Supply chains are extremely complex and the amount of associated data captured to describe them is exceptionally large. How do we take all of this data and use it to develop a supply chain strategy? After the data is validated and cleansed, it is loaded into a sophisticated network optimization software. This software is utilized to sort through many possibilities to determine the recommended solution and strategy (for example – where are the optimal number and location of facilities, their mission and size). There are certainly many qualitative aspects that need to be considered, but first, the network optimization software must analyze the mathematical problem at hand. Today, I would like to review the 3 types of quantitative elements utilized to help inform the network optimization software and ultimately determine a go forward supply chain strategy.
The objective is simply the quantitative goal of the network optimization. Remember, we are using a highly sophisticated optimization engine. An objective function is required to set up the solver. We cannot simply “optimize” the supply chain or “fix” a supply chain. We also use this objective function to compare various alternatives. For example, the most common objective in strategic network design is minimizing cost. With this objective, it is easy to compare different networks. For example, how does a 3 warehouse network compare to a 4 warehouse network? Another objective we often use is service. Specifically, we would set an objective such as “95% of the demand must be within 400 miles of a DC”. In this case, we can determine the number of distribution centers needed to meet that objective. Sometimes we optimize on multiple objectives (but we must be able to quantify them). For example, we may ask the model to solve for the lowest cost answer within 0.5% (objective 1) while minimizing the average distance to customer (objective 2).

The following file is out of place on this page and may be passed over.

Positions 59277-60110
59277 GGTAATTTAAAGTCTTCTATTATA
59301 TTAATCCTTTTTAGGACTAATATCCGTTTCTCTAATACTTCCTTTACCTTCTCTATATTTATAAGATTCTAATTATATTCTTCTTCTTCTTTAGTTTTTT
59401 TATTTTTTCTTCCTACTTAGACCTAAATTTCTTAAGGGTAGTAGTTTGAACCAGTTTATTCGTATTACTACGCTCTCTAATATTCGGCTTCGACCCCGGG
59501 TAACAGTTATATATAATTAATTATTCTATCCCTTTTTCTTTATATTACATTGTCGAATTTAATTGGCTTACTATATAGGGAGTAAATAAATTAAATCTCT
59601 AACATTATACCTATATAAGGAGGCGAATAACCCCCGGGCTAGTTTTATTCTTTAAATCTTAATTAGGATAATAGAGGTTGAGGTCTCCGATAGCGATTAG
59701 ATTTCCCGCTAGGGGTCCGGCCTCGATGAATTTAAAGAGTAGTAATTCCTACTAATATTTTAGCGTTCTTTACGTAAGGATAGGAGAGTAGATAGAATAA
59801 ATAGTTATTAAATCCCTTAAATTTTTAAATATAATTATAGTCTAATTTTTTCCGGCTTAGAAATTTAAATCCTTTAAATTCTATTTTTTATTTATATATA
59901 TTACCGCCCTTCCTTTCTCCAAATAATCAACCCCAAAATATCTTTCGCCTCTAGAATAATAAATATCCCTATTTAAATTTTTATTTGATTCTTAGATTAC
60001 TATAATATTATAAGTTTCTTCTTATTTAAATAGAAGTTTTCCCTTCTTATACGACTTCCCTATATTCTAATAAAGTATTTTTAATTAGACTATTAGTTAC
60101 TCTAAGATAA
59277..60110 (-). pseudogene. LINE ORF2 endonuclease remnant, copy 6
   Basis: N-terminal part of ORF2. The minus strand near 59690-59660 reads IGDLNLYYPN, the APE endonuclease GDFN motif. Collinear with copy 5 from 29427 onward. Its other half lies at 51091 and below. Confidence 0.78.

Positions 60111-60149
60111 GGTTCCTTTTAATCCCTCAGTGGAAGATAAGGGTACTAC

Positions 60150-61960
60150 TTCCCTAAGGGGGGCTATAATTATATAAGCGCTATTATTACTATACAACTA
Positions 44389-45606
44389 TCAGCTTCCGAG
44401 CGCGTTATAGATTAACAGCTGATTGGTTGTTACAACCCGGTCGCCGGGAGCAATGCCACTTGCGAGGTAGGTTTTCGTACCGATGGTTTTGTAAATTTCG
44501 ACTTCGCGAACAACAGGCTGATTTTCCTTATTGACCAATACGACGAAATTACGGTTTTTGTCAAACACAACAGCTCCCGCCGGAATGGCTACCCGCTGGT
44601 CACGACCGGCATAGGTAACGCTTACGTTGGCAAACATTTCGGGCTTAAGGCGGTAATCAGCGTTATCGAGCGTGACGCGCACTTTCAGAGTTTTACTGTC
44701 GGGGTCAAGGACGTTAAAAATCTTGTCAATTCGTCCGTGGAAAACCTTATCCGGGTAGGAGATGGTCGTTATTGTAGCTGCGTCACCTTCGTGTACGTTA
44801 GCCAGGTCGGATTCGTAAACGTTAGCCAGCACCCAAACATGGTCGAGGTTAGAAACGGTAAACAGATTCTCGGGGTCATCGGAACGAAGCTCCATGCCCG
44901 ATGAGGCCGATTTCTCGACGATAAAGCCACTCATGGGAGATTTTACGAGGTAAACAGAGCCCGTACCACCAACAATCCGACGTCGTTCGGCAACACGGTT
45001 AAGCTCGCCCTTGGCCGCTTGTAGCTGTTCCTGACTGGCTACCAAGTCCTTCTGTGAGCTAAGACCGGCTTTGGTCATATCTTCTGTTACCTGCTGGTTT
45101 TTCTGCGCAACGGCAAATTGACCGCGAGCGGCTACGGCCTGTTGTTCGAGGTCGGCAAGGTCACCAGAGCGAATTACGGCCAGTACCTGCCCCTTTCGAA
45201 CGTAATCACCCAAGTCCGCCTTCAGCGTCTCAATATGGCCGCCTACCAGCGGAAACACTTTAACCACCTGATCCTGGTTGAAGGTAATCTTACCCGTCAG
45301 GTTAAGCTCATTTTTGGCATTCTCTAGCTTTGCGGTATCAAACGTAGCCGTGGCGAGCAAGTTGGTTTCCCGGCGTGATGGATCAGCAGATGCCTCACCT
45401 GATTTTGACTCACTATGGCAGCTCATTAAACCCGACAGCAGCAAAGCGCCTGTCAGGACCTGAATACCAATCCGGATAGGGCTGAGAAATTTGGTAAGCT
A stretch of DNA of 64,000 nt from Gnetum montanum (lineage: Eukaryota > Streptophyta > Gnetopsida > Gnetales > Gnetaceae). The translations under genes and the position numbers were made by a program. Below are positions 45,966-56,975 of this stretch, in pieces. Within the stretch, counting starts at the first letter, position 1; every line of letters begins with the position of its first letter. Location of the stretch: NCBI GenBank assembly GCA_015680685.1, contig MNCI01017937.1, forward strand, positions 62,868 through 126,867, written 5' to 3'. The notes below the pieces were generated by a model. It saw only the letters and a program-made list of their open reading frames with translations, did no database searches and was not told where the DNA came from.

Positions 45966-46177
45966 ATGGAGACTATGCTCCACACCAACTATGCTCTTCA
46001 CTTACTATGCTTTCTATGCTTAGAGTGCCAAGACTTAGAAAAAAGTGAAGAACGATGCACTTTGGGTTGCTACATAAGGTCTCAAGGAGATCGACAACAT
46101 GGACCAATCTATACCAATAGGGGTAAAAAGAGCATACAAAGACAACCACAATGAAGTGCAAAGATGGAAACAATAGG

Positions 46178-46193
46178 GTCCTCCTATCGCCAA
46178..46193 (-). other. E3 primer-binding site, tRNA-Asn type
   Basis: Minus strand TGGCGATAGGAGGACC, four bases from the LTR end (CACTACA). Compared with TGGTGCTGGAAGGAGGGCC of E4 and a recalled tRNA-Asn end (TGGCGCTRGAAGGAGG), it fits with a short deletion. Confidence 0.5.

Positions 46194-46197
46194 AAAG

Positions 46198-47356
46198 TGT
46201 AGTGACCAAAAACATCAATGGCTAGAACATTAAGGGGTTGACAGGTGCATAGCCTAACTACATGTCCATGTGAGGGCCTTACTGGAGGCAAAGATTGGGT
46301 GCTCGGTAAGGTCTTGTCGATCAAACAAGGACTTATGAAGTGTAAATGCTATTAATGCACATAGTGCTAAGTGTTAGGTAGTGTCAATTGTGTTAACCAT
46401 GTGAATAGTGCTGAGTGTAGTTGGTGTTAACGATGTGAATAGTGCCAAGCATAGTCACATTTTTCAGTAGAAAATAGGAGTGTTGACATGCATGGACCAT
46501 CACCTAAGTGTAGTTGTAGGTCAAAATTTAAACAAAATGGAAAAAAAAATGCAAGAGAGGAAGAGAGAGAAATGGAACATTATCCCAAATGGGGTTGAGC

Decisions or decision variables are those variables from which the optimization decides to pick. The model makes decisions such as how much volume should be serviced from each facility to each customer, where the facilities should be located, how many facilities you should have, etc. These decisions are often very closely tied to the constraints.
Constrains are the business rules that must be obeyed in order for a realistic solution. For example, you could choose to not service any customer demand and get a very low cost. However, this would not be practical. So a key constraint would be to satisfy all demand (or have a financial penalty for not servicing demand). Other constraints could be the maximum capacity of a facility (space, throughput or production quantity), product eligibility (which facilities can produce which products), or the amount of product required to open up a facility. However, it is important to not “over-constrain” the model as to prevent the optimization from finding a unique solution or no solution at all (i.e. an infeasible solution).
After the objective, decision variables and constraints are determined, the model writes a series of equations to solve the problem at hand. The optimization solver will then consider all the constraints and decisions simultaneously to output the best solution based on the objective set. Finally, the various solutions are compared and contrasted quantitatively and qualitatively to determine a recommended solution for a businesses’ supply chain.
—Brad Barry, St. Onge Company